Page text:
Monday, September 04, 2006

A bit of a shock

I'm not normally home at this hour (which is why I'm not writing frequently), but today is an exception. And when I loaded up the Washington Post, I discovered some shocking news:

Steve Irwin, Crocodile Hunter, is dead.

I can't believe it. I thought that guy was invincible. Or at least, I thought he would get eaten by a croc or poisoned by a snake. Instead, it's a freak accident. Terrible. Nature shows will not be the same.

I am saddened.


At any rate, I've been quite busy since last I posted and events have clearly outpaced my ability to comment. There's a lot of political stuff going on at home and abroad, but the one I want to comment about is terrorism.

A week from today is the 5-year anniversary of 9/11. This date raises many issues, but mostly, are we any safer today than we were on September 10, 2001. I think the answer to that is a resounding no. I was discussing this issue with my wife and her brothers yesterday and the point they continually emphasized (which is logical given their experience of growing up here in Colombia) is that you can't beat terrorism with security. If they want to hurt you, they'll find away.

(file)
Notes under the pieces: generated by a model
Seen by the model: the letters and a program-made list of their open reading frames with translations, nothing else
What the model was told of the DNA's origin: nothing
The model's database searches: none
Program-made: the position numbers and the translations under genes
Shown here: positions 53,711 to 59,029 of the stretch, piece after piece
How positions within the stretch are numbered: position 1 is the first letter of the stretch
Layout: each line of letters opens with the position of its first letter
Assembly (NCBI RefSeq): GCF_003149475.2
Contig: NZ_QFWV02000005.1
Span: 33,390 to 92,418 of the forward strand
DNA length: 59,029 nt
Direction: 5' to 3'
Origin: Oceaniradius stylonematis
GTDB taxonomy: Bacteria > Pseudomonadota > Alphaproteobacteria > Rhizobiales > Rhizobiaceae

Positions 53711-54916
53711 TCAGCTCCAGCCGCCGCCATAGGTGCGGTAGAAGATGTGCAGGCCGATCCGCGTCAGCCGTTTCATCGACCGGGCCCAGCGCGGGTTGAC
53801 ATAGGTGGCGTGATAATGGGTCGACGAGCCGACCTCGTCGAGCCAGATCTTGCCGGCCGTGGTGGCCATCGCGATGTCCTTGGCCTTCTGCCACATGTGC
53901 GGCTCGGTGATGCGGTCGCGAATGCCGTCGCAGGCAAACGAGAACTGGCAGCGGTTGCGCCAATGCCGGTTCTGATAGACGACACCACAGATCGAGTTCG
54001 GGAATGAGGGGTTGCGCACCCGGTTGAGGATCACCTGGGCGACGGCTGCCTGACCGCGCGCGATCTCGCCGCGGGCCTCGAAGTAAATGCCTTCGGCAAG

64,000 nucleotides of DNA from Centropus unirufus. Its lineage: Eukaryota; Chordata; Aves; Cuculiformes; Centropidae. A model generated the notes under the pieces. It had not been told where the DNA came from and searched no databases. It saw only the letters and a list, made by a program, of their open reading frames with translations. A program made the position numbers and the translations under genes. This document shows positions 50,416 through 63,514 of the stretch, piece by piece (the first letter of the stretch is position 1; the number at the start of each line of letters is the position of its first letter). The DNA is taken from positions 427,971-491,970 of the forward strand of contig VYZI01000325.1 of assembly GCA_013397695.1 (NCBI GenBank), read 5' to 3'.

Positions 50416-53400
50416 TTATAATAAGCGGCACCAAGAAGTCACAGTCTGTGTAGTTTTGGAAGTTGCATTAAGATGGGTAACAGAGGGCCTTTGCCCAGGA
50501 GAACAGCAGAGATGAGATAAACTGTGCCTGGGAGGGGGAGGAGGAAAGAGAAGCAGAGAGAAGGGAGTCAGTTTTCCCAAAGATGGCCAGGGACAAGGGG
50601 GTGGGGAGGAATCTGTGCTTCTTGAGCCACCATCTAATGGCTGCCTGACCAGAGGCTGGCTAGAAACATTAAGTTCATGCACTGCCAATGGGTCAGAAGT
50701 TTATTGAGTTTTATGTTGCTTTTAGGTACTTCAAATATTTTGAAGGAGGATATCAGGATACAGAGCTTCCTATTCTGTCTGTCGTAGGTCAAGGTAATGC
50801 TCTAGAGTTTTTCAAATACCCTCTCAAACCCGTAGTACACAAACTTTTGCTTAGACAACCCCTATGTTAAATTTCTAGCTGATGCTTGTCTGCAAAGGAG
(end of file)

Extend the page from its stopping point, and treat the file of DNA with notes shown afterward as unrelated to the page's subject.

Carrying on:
When you think about it, no truth has ever been as self-evident. For as much money and attention we spend on the airlines, the subways are undefensible. International ports have porous security at best. And hundreds of thousands of public places all across the US are distinctly vulnerable (Mall of America, anyone?). We simply don't have the security level they have here in Bogota (bomb smelling dogs, vehicle checks, security to enter all buildings including shopping malls, military checkpoints, etc) and even with the extreme security in Bogota, it's still not enough to stop terror. How can we possibly imagine that we are "secure"?